The essay below was written as an exercise in class and is not for NCEA but it does have interesting ideas. Have a look.
Schindler’s List examines man’s capacity for good and his capacity for evil. Discuss.
In the film Schindler’s List, through the characters of Oskar Schindler, Itzhak Stern and the Amon Goeth, director Steven Spielberg examines man’s capacity for good and his capacity for evil. There are strong comparisons between the three characters. Goeth is portrayed as being inherently evil, while Stern appears inherently good. Schindler however, is a character who, throughout the film is placed under pressure, and must decide whether he will do good or evil.
In the film Goeth embodies mans capacity to be evil. Throughout the film we see that Goeth, though given the opportunities to redeem himself, cannot resist the pull to harm, hurt and destroy other humans, he cannot resist the pull to evil. One of the strongest examples of this is where Schindler attempts to appeal to Goeth’s better nature. Schindler encourages Goeth to try pardoning someone, to let a Jew go free where he’d normally just kill them. Schindler explains to Goeth that real power is when one has every opportunity and reason to kill but chooses not to. Goeth gets his opportunity to try out pardoning someone when he comes across a young Jewish boy cleaning his bathtub. The boy has been unable to remove the soap scum. Obviously terrified the young boy stands rigidly before Goeth, awaiting almost certain death. The viewer can see that Goeth is weighing up in his mind whether to kill the boy or not. He pardons him. As the boy walks stiffly out of the house, back down to camp, Goeth leans on his bathroom sink, watching his reflection muttering ‘I pardon you’ to himself. We then flash back to the Jewish boy, just about back at camp, and as we watch a gun fires, and the boy collapses, dead.
Goeths true nature can be seen in this one action. All throughout the film Goeth murders innocent people, at random; shooting women and children off his balcony as he pleases. But in this scene the viewer is horrified to see that Goeth cannot do good. He pardons the boy, but this doesn’t sit right with Goeth. His desire to kill, overwhelms the opportunity he has to do good. He tries and fails to be merciful, and the viewer can see his cold hearted, murderous nature wins over him. Every man has this capacity, to do evil when we have the opportunity to do good. In the unfortunate case of Amon Goeth, he was a man who let his capacity to commit evil develop into a desire to do evil.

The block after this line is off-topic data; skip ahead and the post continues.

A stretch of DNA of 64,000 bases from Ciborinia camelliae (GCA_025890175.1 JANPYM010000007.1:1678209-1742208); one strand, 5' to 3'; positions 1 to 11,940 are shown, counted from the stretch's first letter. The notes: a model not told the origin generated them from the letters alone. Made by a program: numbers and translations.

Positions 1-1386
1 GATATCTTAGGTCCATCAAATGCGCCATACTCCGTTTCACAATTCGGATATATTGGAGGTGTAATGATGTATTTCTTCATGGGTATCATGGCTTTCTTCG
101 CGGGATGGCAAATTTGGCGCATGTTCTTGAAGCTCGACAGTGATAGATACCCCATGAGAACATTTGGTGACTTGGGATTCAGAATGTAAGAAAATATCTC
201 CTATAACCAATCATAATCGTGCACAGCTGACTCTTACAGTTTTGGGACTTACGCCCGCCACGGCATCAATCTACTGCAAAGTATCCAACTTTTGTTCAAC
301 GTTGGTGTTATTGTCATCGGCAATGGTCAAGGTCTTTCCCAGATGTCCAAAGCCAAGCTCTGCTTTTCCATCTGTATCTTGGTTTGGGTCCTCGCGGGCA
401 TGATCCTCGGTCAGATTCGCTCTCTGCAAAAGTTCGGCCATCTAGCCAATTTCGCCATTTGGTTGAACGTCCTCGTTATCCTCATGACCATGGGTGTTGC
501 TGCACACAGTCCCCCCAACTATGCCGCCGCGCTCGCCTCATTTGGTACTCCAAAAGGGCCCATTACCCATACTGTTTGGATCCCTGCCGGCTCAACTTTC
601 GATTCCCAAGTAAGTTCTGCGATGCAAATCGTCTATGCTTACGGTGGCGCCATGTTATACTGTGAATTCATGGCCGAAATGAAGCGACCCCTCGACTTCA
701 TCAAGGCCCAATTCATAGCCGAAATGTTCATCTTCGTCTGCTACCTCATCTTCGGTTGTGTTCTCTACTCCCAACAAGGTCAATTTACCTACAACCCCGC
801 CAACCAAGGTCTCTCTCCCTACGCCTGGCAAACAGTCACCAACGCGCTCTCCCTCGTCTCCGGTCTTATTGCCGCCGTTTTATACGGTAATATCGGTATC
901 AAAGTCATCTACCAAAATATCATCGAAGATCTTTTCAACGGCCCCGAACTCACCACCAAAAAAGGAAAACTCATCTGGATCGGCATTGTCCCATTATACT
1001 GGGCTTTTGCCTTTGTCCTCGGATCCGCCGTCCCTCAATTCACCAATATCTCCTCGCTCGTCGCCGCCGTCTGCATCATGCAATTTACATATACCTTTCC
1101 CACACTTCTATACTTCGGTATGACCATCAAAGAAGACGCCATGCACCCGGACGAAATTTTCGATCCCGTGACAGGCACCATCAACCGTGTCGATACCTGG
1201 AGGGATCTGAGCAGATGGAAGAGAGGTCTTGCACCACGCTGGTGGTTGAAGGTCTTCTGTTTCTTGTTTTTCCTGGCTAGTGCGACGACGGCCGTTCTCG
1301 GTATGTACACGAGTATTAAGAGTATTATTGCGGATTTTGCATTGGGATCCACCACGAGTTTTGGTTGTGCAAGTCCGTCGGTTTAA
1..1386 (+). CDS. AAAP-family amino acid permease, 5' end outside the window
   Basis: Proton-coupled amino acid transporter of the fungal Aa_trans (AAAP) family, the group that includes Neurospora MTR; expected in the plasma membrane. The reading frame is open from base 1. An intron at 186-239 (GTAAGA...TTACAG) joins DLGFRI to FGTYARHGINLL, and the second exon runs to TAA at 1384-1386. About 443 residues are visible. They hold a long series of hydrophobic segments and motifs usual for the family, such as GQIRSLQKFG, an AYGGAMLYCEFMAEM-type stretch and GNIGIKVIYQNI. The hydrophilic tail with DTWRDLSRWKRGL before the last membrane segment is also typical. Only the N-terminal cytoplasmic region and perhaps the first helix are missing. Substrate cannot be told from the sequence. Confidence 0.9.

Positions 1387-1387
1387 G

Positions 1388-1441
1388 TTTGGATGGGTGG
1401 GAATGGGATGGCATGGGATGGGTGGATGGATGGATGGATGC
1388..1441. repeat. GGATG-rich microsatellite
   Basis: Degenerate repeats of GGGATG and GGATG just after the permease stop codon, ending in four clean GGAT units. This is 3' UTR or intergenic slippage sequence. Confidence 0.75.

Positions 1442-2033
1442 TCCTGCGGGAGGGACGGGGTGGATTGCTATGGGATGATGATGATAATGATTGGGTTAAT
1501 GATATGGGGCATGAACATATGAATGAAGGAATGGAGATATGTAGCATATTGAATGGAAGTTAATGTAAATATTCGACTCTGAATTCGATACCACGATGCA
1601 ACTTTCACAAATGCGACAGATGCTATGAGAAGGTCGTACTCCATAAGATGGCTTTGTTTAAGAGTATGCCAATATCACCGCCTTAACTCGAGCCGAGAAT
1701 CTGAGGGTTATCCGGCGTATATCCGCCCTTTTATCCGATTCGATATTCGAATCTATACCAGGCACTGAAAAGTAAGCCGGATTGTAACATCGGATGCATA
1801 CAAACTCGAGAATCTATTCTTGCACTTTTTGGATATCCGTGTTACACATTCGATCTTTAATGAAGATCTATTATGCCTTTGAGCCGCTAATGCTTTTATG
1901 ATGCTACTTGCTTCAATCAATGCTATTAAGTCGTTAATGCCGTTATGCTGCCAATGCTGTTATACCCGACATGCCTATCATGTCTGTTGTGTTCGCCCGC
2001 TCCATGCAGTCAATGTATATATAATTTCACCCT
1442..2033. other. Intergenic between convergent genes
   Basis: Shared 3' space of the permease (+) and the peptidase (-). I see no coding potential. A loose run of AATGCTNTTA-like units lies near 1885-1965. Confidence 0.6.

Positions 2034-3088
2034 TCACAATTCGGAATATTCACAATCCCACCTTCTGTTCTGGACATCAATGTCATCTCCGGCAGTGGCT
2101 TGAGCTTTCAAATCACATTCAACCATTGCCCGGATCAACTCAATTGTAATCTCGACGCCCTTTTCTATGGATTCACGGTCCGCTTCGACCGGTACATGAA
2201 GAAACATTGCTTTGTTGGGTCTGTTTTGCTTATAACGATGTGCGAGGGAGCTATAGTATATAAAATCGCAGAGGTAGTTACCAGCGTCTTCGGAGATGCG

Itzhak Stern is the representative of man’s capacity for good. He is a stark contrast to both Goeth and Schindler as throughout the film. Consistently Stern puts himself on the line for the sake of the wellbeing of his fellow Jews; he, unlike Schindler, never gives in to selfishness, and acts only for the benefit of his people. We see this selflessness, when he is given power over Schindler’s company and is able to recruit whoever he wants. Stern hires Jews who are likely to be killed because they are deemed to be too old, too young or too sick to work. Stern knows what the fate of these people will be, and does all he can to protect them. In this way huge numbers of Jews were saved, as the healthy ones were sent to work at labour camps while Stern hired the others for work at Schindler’s factory. Stern goes to incredible lengths to secure the fate of his people. We see him making fake work passes for those who would otherwise be exterminated because of age, health, or working background. This shows him putting in extra work and effort to save the Jews destined for the concentration camps. Stern has opportunity to benefit himself in his job of running Schindler’s factory, he is able to make false statements in the accounting books to take money or make side deals for personal benefit. Instead he works overtime, ensuring the wellbeing of current workers and creating papers for new workers. Stern is the ultimate opposite of Goeth, who in every thought and action is thinking of himself. Stern is pure and selfless.
Oskar Schindler is the character who must choose between good and evil. He is, by nature, a businessman, whose aim in life is to acquire as many material possessions as possible. To begin with, he sees the Nazi treatment of the Jews only as a money making scheme for himself. He meets with Jewish accountant Itzhak Stern in an attempt to set up a company with him. It doesn’t really bother him that Stern is a Jew, because he is someone who can help him financially. We see his initial indifference towards Stern in his first meeting with him. Stern introduces himself and tells Schindler that ‘by law, I must tell you that I am a Jew’. ‘Well, I am a German, so there we are’ is Schindler’s reply. Schindler is initially portrayed as someone who is not necessarily evil, but indifferent. He ignores the plight of the Jews. But as the film progresses, and his involvement with the Jews increases, he can no longer remain indifferent. Circumstances force him to choose how he reacts to the ‘Jewish problem’. Schindler has a capacity for good, and a capacity for evil, as do all men. But when placed under pressure, he chooses to use his capacity for good. When his Jewish workers are to be taken to Auschwitz, a death camp in Poland where they will almost certainly be killed, Schindler chooses to do good. And we see that he does in fact have incredible capacity for good, because in saving his Jewish friends, he has to risk his life, and to give up all that he owns. The things that were originally so important to him no longer hold such a significant place in his life.